But the British Dominions also played a new role. Although they were not formally allowed to conduct their own foreign policy, they developed more and more into independent actors. South Africa in particular rose to become a formidable imperial power. German South West Africa, today's Namibia, was quickly conquered by South African troops in 1915 and occupied until 1990. However, this did not satisfy the will to expand. In the long term, the government in Pretoria wanted to create a "Greater South Africa" that would extend to the equator. But this failed because of the resistance of German troops in German East Africa. The fighting raged here for four years, which soon turned into a bush and guerrilla war, which claimed huge casualties, especially among the indigenous population. It is estimated that up to 750,000 people died in German East Africa from famine, epidemics and disease.
Networked world - networked war
In 1914 the world was more connected than ever before. From Southampton, New York could be reached by ship in just five days. There was a regular bi-weekly line service to Melbourne, the crossing took 45 days. The volume of world trade had increased by a factor of 25 between 1800 and 1913. The connected world was now also waging a connected war. This enabled troops to be moved quickly from one end of the world to the other. The British war economy was able to rely on the resources of the world market, importing saltpeter from Chile, beef from Australia and machine parts from the USA.
Africa's "contribution" to World War II
Great Britain brought almost 200,000 men into the army in East and Central Africa, recruited 65,000 in the Gold Coast for the battlefields in Europe and Southeast Asia and, like France, demanded contributions to the war chest. B. raised over £ 360,000 for the British War Fund (out of a few million £ that Britain's African "subjects" paid into the war chest); in addition there were war bonds, for which Great Britain owed its African colonies more than £ 200 million after the end of the war. Also in the French territories was collected: French West Africa (AOF) about 1.5 billion francs contributed to the costs of the war.
Africans contributed to a war that was not theirs. In the Belgian Congo, the male population in rural areas had to do 60 days of forced labor per year; The tin mining in Nigeria flourished as well as the sisal production in Tanganyika, mainly due to the forced labor. [...]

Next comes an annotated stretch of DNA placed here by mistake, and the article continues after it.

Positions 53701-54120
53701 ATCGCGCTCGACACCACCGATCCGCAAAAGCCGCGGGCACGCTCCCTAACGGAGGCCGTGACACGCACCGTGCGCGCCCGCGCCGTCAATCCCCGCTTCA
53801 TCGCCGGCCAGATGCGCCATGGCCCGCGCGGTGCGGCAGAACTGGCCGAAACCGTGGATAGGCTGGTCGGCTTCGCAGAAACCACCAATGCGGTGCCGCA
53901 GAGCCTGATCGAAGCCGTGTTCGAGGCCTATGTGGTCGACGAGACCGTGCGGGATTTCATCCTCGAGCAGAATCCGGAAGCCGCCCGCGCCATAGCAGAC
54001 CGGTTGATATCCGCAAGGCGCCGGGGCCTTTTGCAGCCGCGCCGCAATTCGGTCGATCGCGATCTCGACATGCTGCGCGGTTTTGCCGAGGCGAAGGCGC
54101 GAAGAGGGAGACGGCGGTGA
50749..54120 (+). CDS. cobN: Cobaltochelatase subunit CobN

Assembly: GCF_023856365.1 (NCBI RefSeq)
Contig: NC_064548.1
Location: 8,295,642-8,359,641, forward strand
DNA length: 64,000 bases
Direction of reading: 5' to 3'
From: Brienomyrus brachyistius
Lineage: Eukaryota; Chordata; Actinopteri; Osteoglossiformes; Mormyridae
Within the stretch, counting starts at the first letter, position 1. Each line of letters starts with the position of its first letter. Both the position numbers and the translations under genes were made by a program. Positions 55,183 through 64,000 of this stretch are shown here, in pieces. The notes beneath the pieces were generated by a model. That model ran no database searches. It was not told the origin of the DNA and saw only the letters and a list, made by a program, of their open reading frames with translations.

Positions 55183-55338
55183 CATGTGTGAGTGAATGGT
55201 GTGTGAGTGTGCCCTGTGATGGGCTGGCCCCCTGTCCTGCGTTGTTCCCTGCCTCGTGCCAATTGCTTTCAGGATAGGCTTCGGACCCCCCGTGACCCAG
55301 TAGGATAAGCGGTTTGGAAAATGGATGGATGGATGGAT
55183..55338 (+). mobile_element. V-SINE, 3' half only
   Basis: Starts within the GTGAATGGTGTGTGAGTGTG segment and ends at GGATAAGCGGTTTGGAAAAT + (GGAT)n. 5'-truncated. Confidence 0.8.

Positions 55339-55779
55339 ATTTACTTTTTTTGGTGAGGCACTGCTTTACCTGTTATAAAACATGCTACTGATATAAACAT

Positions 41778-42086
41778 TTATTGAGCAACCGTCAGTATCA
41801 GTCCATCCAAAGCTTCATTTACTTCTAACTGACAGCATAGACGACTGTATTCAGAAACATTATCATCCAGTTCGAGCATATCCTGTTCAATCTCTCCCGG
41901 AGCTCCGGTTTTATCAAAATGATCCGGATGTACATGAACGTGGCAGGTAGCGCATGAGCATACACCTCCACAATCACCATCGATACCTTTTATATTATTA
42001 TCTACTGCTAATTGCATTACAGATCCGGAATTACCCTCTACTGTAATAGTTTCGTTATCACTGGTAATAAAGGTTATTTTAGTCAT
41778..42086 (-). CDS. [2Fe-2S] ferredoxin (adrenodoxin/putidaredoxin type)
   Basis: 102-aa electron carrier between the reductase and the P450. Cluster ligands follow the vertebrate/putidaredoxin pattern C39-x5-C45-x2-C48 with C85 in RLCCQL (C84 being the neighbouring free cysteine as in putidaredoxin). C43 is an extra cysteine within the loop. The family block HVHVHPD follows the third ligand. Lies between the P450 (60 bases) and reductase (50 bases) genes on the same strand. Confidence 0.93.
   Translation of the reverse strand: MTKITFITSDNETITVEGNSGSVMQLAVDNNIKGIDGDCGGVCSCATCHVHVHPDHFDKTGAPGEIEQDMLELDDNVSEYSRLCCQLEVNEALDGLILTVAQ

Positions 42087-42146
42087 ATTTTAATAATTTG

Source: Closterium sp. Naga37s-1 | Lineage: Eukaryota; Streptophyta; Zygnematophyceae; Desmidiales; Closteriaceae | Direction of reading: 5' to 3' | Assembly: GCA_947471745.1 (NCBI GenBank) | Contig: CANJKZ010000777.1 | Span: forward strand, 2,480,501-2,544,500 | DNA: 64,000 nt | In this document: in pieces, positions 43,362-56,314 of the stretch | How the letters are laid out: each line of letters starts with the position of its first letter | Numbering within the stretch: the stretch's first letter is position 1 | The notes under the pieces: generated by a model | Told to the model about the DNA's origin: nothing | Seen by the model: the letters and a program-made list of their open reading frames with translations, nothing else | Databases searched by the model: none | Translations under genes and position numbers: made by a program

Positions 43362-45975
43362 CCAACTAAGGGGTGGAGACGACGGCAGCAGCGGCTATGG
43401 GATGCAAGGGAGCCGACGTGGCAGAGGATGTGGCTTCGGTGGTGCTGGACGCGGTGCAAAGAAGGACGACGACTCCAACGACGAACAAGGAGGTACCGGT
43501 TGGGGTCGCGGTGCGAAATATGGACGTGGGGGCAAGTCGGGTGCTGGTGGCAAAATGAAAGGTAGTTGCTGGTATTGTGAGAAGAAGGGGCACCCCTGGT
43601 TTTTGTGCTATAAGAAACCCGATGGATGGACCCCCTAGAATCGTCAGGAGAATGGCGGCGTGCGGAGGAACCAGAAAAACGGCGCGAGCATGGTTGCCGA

The raw materials from Africa were of decisive importance for the Allies: During the war years, the continent supplied 50 percent of the gold, 19 percent of the manganese ores, 39 percent for chromium, 24 percent for vanadium and about 17 percent of the copper, plus almost 90 percent of the processed Cobalts, all uranium production and 98 percent of world production of industrial diamonds.
The production of the copper mines in Katanga rose from 122,000 tonnes (t) (1939) to 165,000 t (1944). Ghana's manganese production doubled during the war years, and Nigeria produced 41 percent more tin. South Africa earned the most money from gold, became the third largest supplier of platinum and secured a dominant position in the trade in diamonds, which at the time came mainly from the Belgian Congo.
While South Africa and the British colonies primarily supplied their raw materials to Great Britain, the Belgian Congo became an important economic partner for the USA. Agriculture and industrial production were also involved in the war economy. The production of cotton, peanuts and palm oil increased significantly with the beginning of the war. Great Britain guaranteed European growers and farmers high prices for their products, paid in advance and paid even if the purchased products had to be burned or dumped into the sea due to a lack of transport and storage facilities - as happened with bananas or cocoa.
The Kenya Farmers Association became the state marketing organization for corn; In this function she determined the purchase prices and also granted loans. While white farmers were paid above the market price for their products, local farmers received significantly less - in 1943, African cotton producers in Uganda were paid only 28 percent of the export price.